*note: replacing -name "cron*" with what ever I'm looking for; "*.txt"; "*.log"; "*theme*" ... what ever... again, searching the 'system' and not user directories...

still don't know why i need -o (or) and not 'and' if i want it to do both things, exclude directory /home AND 'find' "cron*"... but it works.

Thanks !
Landis.

Last edited by Lunar; 12-17-2013 at 10:36 PM. Reason: distor icon change...11
 
Old 12-18-2013, 06:30 AM   #7
druuna
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@Lunar: I'm not sure if the find command used is what you want or does what you expect it to do....

The above command will print /home (but not any content):
Code:
# find / -path /home -prune -o -name ".bash*"
/root/.bashrc
/root/.bash_history
/home
/etc/skel/.bash_logout
/etc/skel/.bashrc
In essence the command does 2 things (and here is where the -o (OR) comes into play):
1 - Look for /home but don't print any content (-path /home -prune) -> this prints /home
OR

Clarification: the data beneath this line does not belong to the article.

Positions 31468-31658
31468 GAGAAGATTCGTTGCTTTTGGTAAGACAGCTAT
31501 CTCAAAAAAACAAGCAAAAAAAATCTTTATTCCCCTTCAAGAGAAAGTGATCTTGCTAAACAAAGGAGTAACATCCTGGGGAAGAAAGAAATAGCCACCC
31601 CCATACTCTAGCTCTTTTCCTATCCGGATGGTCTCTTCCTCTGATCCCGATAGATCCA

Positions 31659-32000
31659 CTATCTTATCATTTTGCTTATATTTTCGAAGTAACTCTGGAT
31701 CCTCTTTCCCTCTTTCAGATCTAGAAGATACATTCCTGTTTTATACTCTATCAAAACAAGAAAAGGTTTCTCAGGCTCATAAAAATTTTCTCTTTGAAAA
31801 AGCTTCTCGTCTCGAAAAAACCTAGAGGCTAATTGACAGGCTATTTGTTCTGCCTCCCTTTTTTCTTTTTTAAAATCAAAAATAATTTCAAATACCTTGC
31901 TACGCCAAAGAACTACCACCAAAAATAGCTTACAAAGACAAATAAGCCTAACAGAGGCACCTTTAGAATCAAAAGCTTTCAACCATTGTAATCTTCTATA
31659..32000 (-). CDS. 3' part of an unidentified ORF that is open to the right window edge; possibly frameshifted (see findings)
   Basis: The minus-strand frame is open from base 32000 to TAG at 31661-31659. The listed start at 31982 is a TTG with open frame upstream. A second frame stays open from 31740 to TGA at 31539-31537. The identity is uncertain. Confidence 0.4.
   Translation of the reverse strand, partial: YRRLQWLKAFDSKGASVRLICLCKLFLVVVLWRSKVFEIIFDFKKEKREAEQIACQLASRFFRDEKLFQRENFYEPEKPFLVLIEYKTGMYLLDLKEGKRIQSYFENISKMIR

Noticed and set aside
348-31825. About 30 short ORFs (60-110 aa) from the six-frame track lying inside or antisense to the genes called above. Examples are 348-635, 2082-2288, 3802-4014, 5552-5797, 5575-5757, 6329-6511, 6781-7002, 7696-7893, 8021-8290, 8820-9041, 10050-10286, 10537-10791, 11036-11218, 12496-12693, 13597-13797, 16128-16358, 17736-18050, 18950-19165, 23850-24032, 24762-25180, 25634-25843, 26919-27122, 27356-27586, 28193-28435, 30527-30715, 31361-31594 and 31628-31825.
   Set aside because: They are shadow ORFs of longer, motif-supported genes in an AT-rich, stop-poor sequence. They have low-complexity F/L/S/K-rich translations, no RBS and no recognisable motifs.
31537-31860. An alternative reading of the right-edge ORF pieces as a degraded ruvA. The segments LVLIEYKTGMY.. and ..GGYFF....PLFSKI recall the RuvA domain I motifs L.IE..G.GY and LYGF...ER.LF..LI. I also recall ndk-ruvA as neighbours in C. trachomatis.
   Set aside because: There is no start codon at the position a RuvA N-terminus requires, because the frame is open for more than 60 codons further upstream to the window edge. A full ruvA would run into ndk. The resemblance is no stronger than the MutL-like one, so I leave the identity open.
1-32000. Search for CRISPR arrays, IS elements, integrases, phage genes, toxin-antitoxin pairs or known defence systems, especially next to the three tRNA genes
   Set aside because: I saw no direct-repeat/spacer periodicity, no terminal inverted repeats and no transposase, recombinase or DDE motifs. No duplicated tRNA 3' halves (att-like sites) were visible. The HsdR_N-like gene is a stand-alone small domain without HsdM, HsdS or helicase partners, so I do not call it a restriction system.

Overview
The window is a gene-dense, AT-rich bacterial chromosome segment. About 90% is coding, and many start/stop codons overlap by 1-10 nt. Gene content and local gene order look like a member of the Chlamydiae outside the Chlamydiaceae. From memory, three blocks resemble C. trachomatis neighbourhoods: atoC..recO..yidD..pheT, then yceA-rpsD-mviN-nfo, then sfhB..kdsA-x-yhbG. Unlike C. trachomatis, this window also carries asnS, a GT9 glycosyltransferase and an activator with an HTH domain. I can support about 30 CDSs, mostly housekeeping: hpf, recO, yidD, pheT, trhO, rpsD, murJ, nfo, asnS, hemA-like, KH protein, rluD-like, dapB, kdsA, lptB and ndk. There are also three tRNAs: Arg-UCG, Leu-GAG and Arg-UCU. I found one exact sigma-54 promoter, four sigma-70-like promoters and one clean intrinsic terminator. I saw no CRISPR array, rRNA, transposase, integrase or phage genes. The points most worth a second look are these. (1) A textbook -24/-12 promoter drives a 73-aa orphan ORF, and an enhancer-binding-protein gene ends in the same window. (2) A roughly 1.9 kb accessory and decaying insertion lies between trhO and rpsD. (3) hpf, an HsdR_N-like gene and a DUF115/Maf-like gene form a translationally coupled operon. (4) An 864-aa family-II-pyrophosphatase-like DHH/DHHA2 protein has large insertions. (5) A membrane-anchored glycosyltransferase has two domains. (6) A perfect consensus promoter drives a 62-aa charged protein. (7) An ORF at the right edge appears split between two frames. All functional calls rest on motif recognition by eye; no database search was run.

2 - find files/dirs/etc that start with .bash


If you want to completely exclude directories from the search you could use something like this:
Code:
# find / ! \( -name home -prune \) -name ".bash*"
/root/.bashrc
/root/.bash_history
/etc/skel/.bash_logout
/etc/skel/.bashrc
 
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Old 12-18-2013, 04:12 PM   #8
rknichols
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Quote:
Originally Posted by Lunar View Post
still don't know why i need -o (or) and not 'and' if i want it to do both things, exclude directory /home AND 'find' "cron*"... but it works.
The arguments to find are a logical expression, with each test or action returning either TRUE or FALSE. Evaluation of the expression stops as soon as the final TRUE/FALSE result can be determined. When the implied "-and" operators and "-print" action are included, and redundant parentheses added to show the operator precedence, your expression becomes
Code:
 ( -path /home -and -prune ) -or ( -name '*.bash*' -and -print )